In my search I kept coming back to my flaws. “Those who can’t do teach” rings through my head and I freeze. Perhaps this is the phrase that defines me and this blog. I write a ton about entrepreneurship, but out of three businesses I’ve started I let two fail while one sits idly. Additionally, I write a lot about personal finance and yet I still haven’t figured out the timing of my automated billpay system which leads to overdrafts.

I’m definitely flawed. Maybe being flawed is my thing, maybe being flawed is my voice which allows me to stand on my soapbox and be worthy of an audience. I’m not perfect. I’ve fought down credit card debt, I have failed at being an entrepreneur, I’ve been laid off, I’ve been (and still am) house poor, and I might be the only personal finance writer who still overdraws his bank account. But with that said, I know what it’s like. I remember being jobless and staring at thousands in credit card debt, and I’m reminded monthly of how stupid I was when I bought the house I live in, I know it’s a battle because it’s still a battle for me. Business and personal finance are not easy; I’ve been beat down by both of them, but I’m still here trying to learn from my mistakes.

This is a journey and I have no idea where it will lead, but I have faith that the best is yet to come.

The Camel Story / Embrace Being New

Posted by Daniel in Advice, Entrepreneurship, Good Business, Jobs, Life, Uncategorized

, , , , ,

There is a story from the Middle East about three brothers whose father passed away. In his will he left them his all of his camels to be split in the following way, the oldest son would get half of the camels, the middle son would get a third of the camels, and the youngest son would get a ninth of the camels. But there were only 17 camels, and 17 is not divisible by two, three, or nine; the brothers had a problem. They argued and could not come up with a solution; finally they all agreed to go to someone who was a neutral party and had fresh eyes on the situation; an older woman in the village. They presented their problem to her and the woman thought about it for a moment before saying “I hate to see you all fight, so here, take one of my camels.” The brothers now had 18 camels, of which the oldest took his half (nine), the middle took his third (six), and the youngest took his ninth (2). When they were finished they realized they had one camel left over, so to thank the woman they gave the remaining camel to her.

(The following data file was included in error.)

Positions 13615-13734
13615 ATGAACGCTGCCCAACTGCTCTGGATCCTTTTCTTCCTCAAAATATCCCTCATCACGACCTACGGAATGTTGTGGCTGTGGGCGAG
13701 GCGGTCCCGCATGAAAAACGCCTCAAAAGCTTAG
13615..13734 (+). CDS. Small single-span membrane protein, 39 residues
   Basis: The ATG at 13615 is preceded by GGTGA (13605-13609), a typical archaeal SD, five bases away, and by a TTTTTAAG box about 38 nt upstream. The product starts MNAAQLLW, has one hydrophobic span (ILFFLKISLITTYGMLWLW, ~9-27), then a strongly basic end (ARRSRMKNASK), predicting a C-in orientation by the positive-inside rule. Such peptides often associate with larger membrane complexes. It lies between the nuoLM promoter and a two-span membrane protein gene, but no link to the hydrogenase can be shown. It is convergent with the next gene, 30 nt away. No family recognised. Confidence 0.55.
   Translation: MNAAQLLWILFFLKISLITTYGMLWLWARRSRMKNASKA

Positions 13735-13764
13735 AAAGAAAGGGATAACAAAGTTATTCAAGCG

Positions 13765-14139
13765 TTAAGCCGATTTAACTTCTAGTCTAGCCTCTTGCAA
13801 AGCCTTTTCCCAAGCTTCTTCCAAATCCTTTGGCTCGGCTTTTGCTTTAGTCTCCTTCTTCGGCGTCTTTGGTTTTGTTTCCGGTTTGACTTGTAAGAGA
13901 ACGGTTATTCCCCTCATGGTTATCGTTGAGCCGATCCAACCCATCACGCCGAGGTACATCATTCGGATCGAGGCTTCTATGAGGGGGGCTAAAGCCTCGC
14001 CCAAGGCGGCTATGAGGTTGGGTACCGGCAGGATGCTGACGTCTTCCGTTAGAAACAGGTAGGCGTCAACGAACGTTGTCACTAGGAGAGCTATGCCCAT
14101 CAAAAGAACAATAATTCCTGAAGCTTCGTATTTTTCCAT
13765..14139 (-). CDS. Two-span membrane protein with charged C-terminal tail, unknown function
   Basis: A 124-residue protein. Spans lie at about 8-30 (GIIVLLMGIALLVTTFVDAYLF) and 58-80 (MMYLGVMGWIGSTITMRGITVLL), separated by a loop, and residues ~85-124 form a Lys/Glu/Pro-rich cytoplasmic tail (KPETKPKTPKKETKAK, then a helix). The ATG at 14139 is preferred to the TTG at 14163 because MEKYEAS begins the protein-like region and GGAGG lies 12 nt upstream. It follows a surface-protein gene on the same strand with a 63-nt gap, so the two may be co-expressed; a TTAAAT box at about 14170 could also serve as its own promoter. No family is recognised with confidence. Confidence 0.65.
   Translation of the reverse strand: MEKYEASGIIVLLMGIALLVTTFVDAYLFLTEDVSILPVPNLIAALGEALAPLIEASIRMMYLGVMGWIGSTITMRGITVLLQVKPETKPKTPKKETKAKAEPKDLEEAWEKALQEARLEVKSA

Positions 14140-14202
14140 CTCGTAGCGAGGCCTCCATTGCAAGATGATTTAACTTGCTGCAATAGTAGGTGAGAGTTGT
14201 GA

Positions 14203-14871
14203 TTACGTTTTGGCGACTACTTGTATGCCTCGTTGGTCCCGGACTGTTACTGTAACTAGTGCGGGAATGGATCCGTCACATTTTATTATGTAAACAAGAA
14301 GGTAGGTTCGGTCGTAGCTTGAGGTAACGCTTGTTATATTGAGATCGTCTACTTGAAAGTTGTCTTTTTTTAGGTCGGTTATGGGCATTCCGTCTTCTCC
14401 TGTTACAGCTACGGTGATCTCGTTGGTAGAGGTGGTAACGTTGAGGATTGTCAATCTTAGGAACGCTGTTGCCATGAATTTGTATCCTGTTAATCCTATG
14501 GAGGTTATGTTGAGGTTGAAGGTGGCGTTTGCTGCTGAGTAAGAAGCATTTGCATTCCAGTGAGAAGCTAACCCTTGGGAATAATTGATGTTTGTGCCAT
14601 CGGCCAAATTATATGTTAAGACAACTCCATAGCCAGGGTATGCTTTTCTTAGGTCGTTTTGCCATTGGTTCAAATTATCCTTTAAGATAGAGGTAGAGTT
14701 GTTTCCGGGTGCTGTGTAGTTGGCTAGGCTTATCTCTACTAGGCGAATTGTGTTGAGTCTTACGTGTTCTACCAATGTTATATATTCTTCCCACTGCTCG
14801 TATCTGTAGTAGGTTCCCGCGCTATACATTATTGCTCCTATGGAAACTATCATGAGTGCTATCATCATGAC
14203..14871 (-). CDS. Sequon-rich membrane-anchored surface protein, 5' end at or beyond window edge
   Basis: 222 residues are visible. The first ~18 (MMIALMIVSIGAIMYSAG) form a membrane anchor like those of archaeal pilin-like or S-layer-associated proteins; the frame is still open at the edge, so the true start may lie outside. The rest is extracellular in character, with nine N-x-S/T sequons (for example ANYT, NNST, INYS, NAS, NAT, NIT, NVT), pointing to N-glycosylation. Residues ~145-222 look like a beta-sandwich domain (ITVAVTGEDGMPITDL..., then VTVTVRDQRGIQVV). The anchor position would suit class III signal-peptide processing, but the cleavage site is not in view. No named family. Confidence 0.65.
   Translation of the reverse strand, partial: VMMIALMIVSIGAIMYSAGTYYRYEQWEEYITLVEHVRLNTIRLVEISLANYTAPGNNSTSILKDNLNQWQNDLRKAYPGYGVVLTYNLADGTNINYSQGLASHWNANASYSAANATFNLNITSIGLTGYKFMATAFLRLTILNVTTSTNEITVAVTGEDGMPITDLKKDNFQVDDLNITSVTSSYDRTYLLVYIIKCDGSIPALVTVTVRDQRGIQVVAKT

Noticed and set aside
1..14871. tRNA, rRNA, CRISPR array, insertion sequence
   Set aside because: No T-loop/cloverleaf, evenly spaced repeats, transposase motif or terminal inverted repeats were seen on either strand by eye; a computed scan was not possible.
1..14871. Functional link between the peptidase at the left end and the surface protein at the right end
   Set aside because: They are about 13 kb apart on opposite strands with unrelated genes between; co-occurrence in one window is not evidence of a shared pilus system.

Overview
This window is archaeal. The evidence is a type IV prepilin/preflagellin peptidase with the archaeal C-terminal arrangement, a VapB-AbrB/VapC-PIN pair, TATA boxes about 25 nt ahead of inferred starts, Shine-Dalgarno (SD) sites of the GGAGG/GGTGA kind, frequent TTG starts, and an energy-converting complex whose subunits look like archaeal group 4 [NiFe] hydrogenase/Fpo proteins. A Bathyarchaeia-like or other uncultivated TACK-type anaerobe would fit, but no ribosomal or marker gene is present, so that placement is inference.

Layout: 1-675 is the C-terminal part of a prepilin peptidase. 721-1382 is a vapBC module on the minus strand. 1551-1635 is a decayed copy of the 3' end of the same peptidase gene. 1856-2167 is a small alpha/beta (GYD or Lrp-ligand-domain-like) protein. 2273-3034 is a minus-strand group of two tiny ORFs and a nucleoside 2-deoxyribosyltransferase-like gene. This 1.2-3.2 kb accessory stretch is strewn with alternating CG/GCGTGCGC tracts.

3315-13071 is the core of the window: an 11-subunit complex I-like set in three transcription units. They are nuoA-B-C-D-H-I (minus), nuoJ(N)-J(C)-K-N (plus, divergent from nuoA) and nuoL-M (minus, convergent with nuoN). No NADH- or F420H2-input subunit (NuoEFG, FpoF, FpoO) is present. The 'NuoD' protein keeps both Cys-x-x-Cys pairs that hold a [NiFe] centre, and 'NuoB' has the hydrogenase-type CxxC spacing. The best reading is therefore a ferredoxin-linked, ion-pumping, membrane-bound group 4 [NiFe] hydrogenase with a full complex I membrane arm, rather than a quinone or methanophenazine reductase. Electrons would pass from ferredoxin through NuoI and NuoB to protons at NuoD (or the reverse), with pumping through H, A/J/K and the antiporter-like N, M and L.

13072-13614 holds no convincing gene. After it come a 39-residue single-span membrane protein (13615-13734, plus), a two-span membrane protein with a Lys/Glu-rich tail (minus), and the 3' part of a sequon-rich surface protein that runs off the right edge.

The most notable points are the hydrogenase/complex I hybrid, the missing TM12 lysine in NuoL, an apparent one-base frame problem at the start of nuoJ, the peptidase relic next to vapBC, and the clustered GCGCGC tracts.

As the new person to the situation the woman did not spend any time focusing on the problem, instead she only saw the solution, and as a result I’m certain she became known as a problem solver.

In our careers, being new too often means that we spend time focusing on “getting acclimated” and “fitting in” when everyone would be better served if we focused on “being new” and “standing out.” As uncomfortable as it can be, only as the new person can we mess up and no one minds, only as the new person can we ask the questions that others are afraid to ask, and only as the new person are we able to see straight through a problem to the solution.

So next time that you are the “new guy” embrace it. Stick your nose where it doesn’t belong, offer to help regardless of if you are asked, and ask whatever question comes to your mind.

Edit: This version corrects an earlier version of the post where the youngest brother got a sixth, which would have given him three, not two camels. Math is hard (doh!).

Money Is A Tool, Not A Goal

Posted by Daniel in Finance, Frugality, Gen-Y, Jobs, Life, Uncategorized

, , , ,

Recently someone asked me what my financial goal was, as in; “how much money do you want to have?”  I was stumped, so I thought about it and said “I don’t have one.”

Admittedly this probably seems hypocritical since I write a blog called Young and Frugal where I have constantly advocated saving and planning, but in all honesty I don’t really have a number. Money isn’t a goal for me, so the concept of a “financial goal” doesn’t mean anything.